We looked at One Man and His Dog back in 2012, when they tried to air the programme live. It didn't go well, technical problems and clashes with golf meant the "live" second round went out a week later. This recorded programme is edited down, a 20 minute run is compressed to 5 minutes of action. It removes some of the more tedious moments, where we're covering ground between the start and the hurdle, but we still see the key events.

One Man and His Dog Get in, you 'orrible lot.

When it's done well, sheep herding is seriously impressive. It's a game of poker: just wait, wait, wait, wait – bang! Long periods of nothing happening are followed by those fleeting moments when everything happens at once. The sheep try to beat the dogs in a stare-out contest. The shepherd and dog convince the flock to go straight through the Maltese cross.

Some of the shepherds use whistles, different tones for the two dogs in a brace. Nij Vyas, one of this year's competitors, talks to one dog in English and the other in Welsh – whatever gets you through the trial.

One Man and His Dog Get a mooove on.

It's the hope that kills you. Running last, the leader had to try once, twice, three times to "shed" his flock, split them into two equal groups of five. Can he do it? Will the dogs help, or hinder? Will the sheep stamp their feet and refuse to move, or will they head into the pen?

In the end, the points are totted up, a winner is declared, a trophy awarded.

But it's the meta-story that makes One Man and His Dog so watchable. For five minutes at a time, we're intrigued by the power battle on the screen. The sheep are scared of the dog, but can they be forced to move? The dogs are intelligent creatures of their own, will they take the hint from the shepherd? In an event with so many intelligent beings, anything can happen.

When it all comes together, it's a thing of beauty; when it doesn't, we can choose to laugh or choose to cry.

One Man and His Dog This year's winner.

This year, the best shepherd in the trial was George Gardner, with his co-workers Bonny and Meg. The sheep did co-operate, eventually, and a good final pen ensured the title for his "Scotland" team. We'll be back for next year's run.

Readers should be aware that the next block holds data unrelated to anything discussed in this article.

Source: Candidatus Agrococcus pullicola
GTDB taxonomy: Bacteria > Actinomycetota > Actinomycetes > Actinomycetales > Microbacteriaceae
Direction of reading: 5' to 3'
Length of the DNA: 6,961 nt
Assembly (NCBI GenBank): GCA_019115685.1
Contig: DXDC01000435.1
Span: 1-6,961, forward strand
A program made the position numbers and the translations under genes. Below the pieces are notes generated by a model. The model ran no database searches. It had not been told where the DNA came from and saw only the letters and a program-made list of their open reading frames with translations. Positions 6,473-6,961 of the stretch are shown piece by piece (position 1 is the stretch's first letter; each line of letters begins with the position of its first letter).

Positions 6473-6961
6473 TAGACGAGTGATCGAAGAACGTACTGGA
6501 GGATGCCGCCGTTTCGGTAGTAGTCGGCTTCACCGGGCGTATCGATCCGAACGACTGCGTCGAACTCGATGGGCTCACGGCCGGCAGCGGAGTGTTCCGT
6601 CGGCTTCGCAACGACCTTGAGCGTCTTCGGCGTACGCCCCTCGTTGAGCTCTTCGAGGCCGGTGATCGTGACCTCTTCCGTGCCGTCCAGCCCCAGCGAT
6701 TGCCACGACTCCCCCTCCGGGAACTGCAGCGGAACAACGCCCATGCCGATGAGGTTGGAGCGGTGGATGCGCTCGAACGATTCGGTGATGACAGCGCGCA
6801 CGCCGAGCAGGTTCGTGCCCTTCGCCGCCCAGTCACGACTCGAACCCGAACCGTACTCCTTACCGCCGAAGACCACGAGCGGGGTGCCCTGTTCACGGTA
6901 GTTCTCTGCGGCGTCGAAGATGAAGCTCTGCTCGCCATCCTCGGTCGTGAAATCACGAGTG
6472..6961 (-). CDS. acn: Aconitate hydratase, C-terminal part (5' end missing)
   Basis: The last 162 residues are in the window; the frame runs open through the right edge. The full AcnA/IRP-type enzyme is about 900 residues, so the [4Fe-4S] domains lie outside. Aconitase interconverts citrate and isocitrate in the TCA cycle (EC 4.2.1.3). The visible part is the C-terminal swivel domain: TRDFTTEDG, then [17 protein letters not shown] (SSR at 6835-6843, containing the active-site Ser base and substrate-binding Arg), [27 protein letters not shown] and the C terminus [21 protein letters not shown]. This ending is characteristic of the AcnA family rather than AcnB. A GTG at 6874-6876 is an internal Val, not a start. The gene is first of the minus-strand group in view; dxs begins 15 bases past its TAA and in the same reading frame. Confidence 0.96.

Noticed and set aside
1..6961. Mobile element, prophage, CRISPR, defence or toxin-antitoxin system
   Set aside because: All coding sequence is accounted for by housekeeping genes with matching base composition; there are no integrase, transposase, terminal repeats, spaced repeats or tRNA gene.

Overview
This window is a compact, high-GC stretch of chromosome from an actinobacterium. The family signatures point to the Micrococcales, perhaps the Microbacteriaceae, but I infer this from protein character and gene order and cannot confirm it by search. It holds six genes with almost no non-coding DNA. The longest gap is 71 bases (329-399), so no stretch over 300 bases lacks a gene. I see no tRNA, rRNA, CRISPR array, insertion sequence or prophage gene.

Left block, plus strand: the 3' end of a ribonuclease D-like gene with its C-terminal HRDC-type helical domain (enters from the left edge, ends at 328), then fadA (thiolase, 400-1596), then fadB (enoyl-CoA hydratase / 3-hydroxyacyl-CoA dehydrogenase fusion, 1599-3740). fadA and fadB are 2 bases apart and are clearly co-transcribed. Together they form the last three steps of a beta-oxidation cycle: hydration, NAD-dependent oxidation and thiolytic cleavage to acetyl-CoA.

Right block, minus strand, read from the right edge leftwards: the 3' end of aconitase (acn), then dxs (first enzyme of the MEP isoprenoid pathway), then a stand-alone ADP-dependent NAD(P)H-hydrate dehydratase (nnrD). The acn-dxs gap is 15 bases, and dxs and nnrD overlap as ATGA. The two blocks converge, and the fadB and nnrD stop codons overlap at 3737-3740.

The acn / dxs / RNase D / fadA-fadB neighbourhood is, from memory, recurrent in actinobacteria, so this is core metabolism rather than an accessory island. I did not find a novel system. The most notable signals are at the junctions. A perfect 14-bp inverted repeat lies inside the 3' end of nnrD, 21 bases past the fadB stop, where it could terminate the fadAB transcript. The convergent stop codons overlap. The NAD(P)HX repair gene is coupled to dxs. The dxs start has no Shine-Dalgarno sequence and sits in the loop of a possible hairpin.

In other news...

File:Gameofwar dice.jpg Let's do dinner.

"What sort of menu would a two-faced plumber from Swansea who hates orange food select?" Stuck inside more than you expected? Want to socialise with your friends but don't want to expose them to anything that could cause serious pain – like your cooking? Come Dice with Me is the game for you! Created by comic writer, sea-monster, and all-round good egg Kieron Gillen, Come Dice with Me is a free role-playing game. You'll need nothing more than a pen and paper, one dice, plenty of imagination, and some friends. You don't need to know how the television show works, and you don't even need to know how to cook. One PDF, zero pounds spent, literally hours of fun guaranteed or your money back.

Last year, we heard that Comedy Central was not going to commission any new shows. This came as news to the commissioner at Comedy Central, who has commissioned new shows. The pay-tv channel, which sits alongside Channel 5 in Viacom's stable, has commissioned Guessable, a new panel show hosted by Sara Pascoe. CC's press release insists that the show is hosted by Sara Pascoe, features a panel, and is called Guessable. The press release asks itself what more we need to know, presumes "nothing", and goes on to witter about some non-game with Jon Richardson.

Tim Brooke-Taylor

Our inbox has rattled with a newsletter, from a Mrs. Trellis of North Wales. She writes, "Dear Frankie, I'm Sorry I Haven't a Clue will be back at the end of November. Our new series will include the two episodes we recorded in Harrogate ten million years ago, the best tribute we could offer to Tim Brooke-Taylor. We'll then have four episodes with Barry and Graeme, Dame Sandi, Rory Bremner, Andy Hamilton, Jo Brand, Harry Hill, and Pippa Evans. Everything's been recorded remotely, and the audience didn't even need to be in the same room as Jack Dee and his jokes. It's the best protection in case he cracks one off."

Still no news about a new series of Just a Minute, nor of the BBC exploiting the large catalogue of archive episodes. Go on, stick some episodes out at 8.10 in the morning and see the world get that little bit better.

We plan to take another break next week – gird our loins to write about Gino's Family Fortunes and Celebrity Karaoke Club, amongst others. Here's a two-week highlights package. A new series of Have I Got News for You on BBC1 this Friday. The Wall returns to BBC1 on Saturday night – and we do mean night, it's on at 9.15. English-language Mastermind completes the Quizzy Monday triple-header (BBC2, 5 Oct). Turning up later that night, it's Guessable (Comedy Central) about which we still know nothing. Black history show Sorry, I Didn't Know gets a turn on ITV (Tue 6 Oct).

Photo credits: BBC Studios, Action Time.